clock menu more-arrow no yes mobile

Filed under:

Remembering Matt Schaub

So long, partner.

Miami Dolphins v Houston Texans Photo by Bob Levey/Getty Images

Getting older is a weird feeling. Yeah, I’m just 24 years old, but I think the ticks of the mortal clock are starting to register in my mind. I’m watching my family grow, my nephews begin to take shape, and my parents start to age. Time is more precious than it ever has been.

Aside from the existential stuff, there’s another age thing that I'm noticing. Some of the heroes that I watched from my football awakening are starting to grow old and ride off into the sunset. Guys like Tom Brady, Drew Brees, Philip Rivers and Ben Roethlisberger are getting long in the tooth and staring down the barrel of their last football days. This isn’t my first brush with my initial Texans idols moving on from football. Arian Foster, Andre Johnson, Brian Cushing, and Chris Myers (what we’d do to have him back in his prime, huh?) have all walked way from the game. However, the man who orchestrated the offense that got me interested in football has now taken the big dive.

Matthew Rutledge Schaub has a weird place in my heart. I walked into this franchise in 2010, in the midst of a 6-10 campaign. Schaub was wheeling and dealing. That year, he ended up as a top five quarterback in passing yards. Heck, Houston’s offense was a top ten unit overall thanks to an incredible breakout season for Arian Foster. Unfortunately, all of that was mitigated by the fact that Frank Bush was employed by the team as its defensive coordinator. As such, the Texans dealt with some tough losses. Losses like this:

Or this:

According to the hole in my drywall, I’m still not fully over that second one.

I was spoiled by getting to walk into Texans fandom with Matt Schaub as my quarterback. I didn’t have to sit around and watch David Carr get pounded like a tender steak. The horror of the Rosencopter is a history lesson as opposed to a memory. I do remember what came after Schaub, though. Case Keenum. Ryan Fitzpatrick. Bryan Hoyer. Ryan Mallett. Tom Savage. [NAME REDACTED]. It’s because of that I look back so fondly on my time with Schaub, even if things didn’t end how we would have liked.

In honor of the second-greatest QB in Texans history, let’s take a trip down memory lane and revisit some Schaub moments. Maybe we’ll even learn how to love again.

We begin with a revenge job for the 2010 Hail Mary fiasco. The Texans and Jaguars were locked in an absolute barn-burner of a game. After throwing for 527 yards and 4 touchdowns in regulation, Schaub got a gift from Andre Johnson and a block from Duane Brown to win the game.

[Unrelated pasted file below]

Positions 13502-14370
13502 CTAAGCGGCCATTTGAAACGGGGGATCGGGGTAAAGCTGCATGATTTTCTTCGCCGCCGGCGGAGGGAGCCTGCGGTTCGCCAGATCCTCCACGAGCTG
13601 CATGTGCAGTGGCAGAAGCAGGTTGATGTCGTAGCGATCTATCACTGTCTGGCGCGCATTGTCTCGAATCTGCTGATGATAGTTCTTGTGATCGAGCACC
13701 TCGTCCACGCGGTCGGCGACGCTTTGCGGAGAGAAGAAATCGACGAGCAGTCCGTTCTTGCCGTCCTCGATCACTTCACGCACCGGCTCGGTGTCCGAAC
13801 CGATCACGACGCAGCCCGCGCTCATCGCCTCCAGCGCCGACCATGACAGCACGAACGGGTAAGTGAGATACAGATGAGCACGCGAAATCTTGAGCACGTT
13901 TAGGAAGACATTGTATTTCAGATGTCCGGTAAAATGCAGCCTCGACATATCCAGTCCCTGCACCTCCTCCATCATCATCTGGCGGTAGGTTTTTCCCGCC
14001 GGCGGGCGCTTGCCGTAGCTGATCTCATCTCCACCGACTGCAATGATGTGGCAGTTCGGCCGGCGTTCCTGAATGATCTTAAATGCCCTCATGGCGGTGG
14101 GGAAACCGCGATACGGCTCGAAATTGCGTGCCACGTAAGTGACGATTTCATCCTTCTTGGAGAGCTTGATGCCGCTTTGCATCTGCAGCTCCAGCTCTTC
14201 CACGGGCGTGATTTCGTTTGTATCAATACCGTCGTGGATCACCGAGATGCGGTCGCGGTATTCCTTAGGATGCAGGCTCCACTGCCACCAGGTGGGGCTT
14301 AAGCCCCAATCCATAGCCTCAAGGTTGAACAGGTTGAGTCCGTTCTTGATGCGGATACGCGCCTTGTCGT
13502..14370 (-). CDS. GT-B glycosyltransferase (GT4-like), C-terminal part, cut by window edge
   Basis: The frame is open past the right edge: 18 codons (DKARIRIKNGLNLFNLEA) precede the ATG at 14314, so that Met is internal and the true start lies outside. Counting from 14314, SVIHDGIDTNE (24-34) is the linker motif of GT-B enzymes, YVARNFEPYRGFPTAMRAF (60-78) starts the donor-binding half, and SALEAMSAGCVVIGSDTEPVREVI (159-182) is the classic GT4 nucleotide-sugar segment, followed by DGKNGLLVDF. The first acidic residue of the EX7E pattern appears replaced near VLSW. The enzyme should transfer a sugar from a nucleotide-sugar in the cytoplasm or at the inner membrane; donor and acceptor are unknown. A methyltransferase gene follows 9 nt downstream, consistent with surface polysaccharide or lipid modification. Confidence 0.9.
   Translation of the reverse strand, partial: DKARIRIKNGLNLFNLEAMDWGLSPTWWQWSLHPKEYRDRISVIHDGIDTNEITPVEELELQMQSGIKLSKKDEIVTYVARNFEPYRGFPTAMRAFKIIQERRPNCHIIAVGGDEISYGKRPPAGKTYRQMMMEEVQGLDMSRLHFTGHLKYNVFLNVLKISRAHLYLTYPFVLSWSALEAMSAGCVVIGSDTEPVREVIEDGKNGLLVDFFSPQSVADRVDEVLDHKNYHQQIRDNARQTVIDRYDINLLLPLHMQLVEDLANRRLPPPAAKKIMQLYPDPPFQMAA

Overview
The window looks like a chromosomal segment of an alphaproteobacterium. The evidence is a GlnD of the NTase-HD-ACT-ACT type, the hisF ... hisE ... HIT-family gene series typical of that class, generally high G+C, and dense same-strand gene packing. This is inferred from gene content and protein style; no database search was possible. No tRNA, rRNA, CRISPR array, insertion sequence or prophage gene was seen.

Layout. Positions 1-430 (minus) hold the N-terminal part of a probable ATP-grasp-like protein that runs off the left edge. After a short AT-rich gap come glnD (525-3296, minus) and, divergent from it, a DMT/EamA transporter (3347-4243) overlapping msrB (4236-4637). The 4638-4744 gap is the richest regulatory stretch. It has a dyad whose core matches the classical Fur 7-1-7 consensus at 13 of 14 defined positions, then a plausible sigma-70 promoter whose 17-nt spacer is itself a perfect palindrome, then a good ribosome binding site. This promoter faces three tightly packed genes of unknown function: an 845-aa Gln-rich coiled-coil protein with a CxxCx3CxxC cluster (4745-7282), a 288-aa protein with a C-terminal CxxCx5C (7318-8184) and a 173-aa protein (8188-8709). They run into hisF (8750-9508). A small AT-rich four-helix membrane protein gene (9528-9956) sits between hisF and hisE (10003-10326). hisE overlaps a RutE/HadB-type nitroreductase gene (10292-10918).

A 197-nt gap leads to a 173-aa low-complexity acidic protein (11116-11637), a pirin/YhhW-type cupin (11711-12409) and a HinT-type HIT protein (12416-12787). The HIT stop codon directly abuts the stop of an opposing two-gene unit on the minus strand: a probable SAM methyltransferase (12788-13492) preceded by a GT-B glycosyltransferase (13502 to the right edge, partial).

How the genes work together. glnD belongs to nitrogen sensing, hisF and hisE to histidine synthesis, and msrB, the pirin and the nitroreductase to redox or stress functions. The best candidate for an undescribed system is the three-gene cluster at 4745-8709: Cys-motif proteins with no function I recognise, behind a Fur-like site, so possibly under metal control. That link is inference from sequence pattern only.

Now, the meat and potatoes begin. All the way back in 2007, it’s Week One and the Texans are taking on the Kansas City Chiefs. Halfway through the second quarter, Gary Kubiak gives us a taste of what we’d come to know as a staple of his offense. Deep play-action NUKES.

Schaub gets about 40 yards of airtime under that throw and Andre beats single coverage for a 77-yard touchdown pass. The Texans would go on to win that game and finish the year 8-8.

Our next stop brings us to 2013 against the BESFs in Week 2. Schaub & Co. are rolling down the field when DeAndre Hopkins, a rookie, decides to enter the chat. Schaub puts the ball in a sketchy spot but Nuk wrangles it in to give us a prime red zone opportunity.

What follows is beautiful and glorious. Schaub throws a perfect back shoulder fade and Hopkins makes one hell of a catch to put the game away in overtime.

Finally, a conversation about Matt Schaub wouldn’t be complete without revising the end of his tenure in Houston. Many a fan remembers the terrible Lisfranc injury that derailed a very promising season in 2011, but what most people seem to keep attached to Schaub is the pick-six streak that he went on to effectively end his career in Houston in 2013. Over the course of a four game period, Schaub managed to throw four (4) pick-sixes. They were.... well, take a look.

The decline was sharp and STEEP. Schaub forgot how to read and everything was getting jumped. The aftermath was full of vitriol from fans and analysts alike, with even some going as far as showing up to his house. Schaub left town via a trade to the Raiders and bounced around between Oakland and Baltimore before finally returning home to Atlanta to take the Alex Moran route.

Regardless of how it ended, we should appreciate Schaub for the good times that we had. There are things much worse than above average to really good quarterback play, and that’s largely what we had with Matt Schaub during his time in Houston. I’ll leave you with one more highlight from a recent Falcons game.

Matt Schaub bootlegs forever. Matt Schaub forever.